News

2019-04-07 |

Roundup causes kidney toxicity but glyphosate does not

Another study shows that glyphosate-based herbicide formulations, such as Roundup, are far more toxic than the isolated "active ingredient" glyphosate

An important study in rats compared the toxicity to the kidneys of the herbicide formulation Roundup with that of its active ingredient glyphosate. The study found that Roundup caused kidney toxicity, whereas glyphosate alone did not.

The study is one of several showing that the complete glyphosate herbicide formulations, which contain additives called adjuvants, are more toxic than glyphosate alone.

The problem is that regulatory approvals of glyphosate-based herbicides are based on long-term toxicity studies that are carried out with the active ingredient glyphosate alone and not with the formulations.

2019-04-05 |

French rapeseed farmers destroyed 18,000 hectares over GMO risk: Bayer

PARIS (Reuters) - French farmers destroyed a total of 18,000 hectares of rapeseed, more than double the area initially expected, following the discovery of a non-authorized genetically modified organism (GMO) in seeds, German group Bayer said.
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A spokeswoman for Bayer, which had previously estimated around 8,000 hectares of rapeseed would be lost in France, said on Friday the area had reached 18,000 hectares after further precautionary removals of crops, for example when there were doubts over the traceability of seeds.

The latest figures in Germany showed the area of rapeseed destroyed there was 2,150 hectares, slightly lower than initial expectations of 2,500-3,000 hectares, Bayer said on Monday.

2019-04-01 |

Population management using gene drive: molecular design, models of spread dynamics and assessment of ecological risks

Abstract

CRISPR gene drive has recently been proposed as a promising technology for population management, including in conservation genetics. The technique would consist in releasing genetically engineered individuals that are designed to rapidly propagate a desired mutation or transgene into wild populations. Potential applications in conservation biology include the control of invasive pest populations that threaten biodiversity (eradication and suppression drives), or the introduction of beneficial mutations in endangered populations (rescue drives). The propagation of a gene drive is affected by different factors that depend on the drive construct (e.g. its fitness effect and timing of expression) or on the target species (e.g. its mating system and population structure). We review potential applications of the different types of gene drives for conservation. We examine the challenges posed by the evolution of resistance to gene drives and review the various molecular and environmental risks associated with gene drives (e.g. propagation to non target populations or species and unintended detrimental ecosystem impacts). We provide some guidelines for future gene drive research and discuss ethical, biosafety and regulation issues.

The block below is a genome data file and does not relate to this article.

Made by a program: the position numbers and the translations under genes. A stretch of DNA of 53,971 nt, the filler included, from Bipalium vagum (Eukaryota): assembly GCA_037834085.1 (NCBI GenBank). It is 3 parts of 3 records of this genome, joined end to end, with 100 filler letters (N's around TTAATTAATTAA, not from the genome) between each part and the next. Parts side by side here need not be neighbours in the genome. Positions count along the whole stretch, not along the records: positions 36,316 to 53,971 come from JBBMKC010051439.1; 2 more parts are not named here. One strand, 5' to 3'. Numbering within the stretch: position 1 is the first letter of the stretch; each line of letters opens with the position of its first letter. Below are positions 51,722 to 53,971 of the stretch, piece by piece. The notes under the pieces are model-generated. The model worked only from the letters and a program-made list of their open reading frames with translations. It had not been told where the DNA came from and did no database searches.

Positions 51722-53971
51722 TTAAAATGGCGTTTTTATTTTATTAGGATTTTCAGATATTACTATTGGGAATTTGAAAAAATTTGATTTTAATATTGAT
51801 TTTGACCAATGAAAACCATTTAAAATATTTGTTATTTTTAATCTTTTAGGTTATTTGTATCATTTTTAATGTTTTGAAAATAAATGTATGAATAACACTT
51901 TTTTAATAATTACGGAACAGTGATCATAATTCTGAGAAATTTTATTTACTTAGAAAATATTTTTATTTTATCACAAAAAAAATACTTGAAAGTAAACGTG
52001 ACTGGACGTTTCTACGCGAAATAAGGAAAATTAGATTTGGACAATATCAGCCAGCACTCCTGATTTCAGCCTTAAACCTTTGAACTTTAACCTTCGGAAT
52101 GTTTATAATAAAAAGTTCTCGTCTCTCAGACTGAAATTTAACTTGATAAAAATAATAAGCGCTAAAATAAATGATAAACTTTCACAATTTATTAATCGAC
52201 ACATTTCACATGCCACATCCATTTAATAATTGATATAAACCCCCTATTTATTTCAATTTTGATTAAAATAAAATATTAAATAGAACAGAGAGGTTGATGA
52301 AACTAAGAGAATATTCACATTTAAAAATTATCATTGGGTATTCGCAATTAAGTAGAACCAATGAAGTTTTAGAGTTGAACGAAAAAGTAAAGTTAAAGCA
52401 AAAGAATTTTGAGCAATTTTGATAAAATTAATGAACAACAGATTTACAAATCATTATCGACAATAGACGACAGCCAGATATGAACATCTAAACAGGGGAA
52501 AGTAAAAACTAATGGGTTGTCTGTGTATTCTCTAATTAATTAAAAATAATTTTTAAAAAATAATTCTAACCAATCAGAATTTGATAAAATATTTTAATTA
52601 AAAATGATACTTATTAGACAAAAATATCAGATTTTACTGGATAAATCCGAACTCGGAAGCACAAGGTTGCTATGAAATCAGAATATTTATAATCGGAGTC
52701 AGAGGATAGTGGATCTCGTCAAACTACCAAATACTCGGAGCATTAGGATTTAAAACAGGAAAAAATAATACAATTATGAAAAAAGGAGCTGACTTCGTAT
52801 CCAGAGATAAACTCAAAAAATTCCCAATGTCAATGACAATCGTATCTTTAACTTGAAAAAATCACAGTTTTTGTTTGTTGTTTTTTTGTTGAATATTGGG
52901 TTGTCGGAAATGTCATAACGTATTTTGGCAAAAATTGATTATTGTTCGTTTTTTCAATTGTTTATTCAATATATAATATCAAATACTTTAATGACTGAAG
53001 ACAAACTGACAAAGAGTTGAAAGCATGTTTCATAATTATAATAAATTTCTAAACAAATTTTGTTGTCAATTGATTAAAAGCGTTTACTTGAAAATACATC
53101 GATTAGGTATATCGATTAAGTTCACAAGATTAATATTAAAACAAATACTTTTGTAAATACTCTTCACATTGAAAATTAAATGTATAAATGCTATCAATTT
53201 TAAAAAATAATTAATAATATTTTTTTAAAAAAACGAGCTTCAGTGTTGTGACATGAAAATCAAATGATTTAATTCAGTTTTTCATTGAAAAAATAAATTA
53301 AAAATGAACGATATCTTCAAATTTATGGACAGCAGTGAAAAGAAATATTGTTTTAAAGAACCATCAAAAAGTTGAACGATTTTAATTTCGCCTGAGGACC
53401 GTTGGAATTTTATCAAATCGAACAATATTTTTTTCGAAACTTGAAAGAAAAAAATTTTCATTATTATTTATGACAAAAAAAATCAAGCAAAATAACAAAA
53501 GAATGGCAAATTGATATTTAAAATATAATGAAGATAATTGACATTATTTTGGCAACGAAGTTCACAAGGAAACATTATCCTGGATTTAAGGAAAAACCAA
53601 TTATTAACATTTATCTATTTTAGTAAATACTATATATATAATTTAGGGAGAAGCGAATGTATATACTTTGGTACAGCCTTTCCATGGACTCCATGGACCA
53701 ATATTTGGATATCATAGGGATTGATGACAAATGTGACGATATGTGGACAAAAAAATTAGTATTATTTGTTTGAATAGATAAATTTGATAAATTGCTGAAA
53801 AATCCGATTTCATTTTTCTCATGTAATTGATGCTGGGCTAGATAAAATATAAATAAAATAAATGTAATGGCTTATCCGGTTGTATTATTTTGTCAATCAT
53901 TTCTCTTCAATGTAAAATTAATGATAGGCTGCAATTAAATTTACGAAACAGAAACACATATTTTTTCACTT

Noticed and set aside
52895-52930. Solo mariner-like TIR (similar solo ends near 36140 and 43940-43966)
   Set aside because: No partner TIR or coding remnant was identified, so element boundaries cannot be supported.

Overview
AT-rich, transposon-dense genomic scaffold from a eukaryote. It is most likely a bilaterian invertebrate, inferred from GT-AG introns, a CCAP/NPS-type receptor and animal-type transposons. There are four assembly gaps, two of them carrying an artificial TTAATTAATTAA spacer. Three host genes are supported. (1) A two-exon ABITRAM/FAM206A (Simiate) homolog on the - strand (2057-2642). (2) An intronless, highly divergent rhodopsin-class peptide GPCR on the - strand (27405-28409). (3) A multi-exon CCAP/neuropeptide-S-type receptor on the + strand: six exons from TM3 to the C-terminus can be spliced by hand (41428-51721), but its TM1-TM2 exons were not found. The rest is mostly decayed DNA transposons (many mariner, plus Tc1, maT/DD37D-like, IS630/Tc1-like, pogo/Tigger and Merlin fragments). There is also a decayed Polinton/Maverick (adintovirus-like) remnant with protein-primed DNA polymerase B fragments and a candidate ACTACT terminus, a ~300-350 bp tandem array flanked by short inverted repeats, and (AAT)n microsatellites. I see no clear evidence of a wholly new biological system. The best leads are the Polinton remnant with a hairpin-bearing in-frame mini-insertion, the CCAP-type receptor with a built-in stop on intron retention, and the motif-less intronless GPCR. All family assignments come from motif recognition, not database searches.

2019-03-31 |

Gov’t urged to be ‘coherent on GMO policy’

Food Sovereignty Ghana (FSG) has called on the government to be coherent on its policy on genetically modified organisms (GMO).

FSG, a food safety campaigner, has also urged the government to be vigilant against deceptive media messages on alleged benefits of GMO introduction into Ghana’s food chain.
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The Daily Graphic newspaper last week reported the minister Dr. Akoto Owusu Afriyie as describing GMOs as a controversial subject which a section of Ghanaian society was seriously against.

He told a meeting of 19 African country directors of the World Food Programme (WFP) in Accra that “indeed, we don’t need it,” because Ghana is sufficient in terms of improved seeds.

2019-03-31 |

Where is Glyphosate Banned?

Updated March 2019

A number of cities, counties, states and countries throughout the world have taken steps to either restrict or ban glyphosate, the active ingredient in Monsanto’s Roundup weed killer.

The following countries have issued outright bans on glyphosate, imposed restrictions or have issued statements of intention to ban or restrict glyphosate-based herbicides, including Roundup, over health concerns and the ongoing Roundup cancer litigation.

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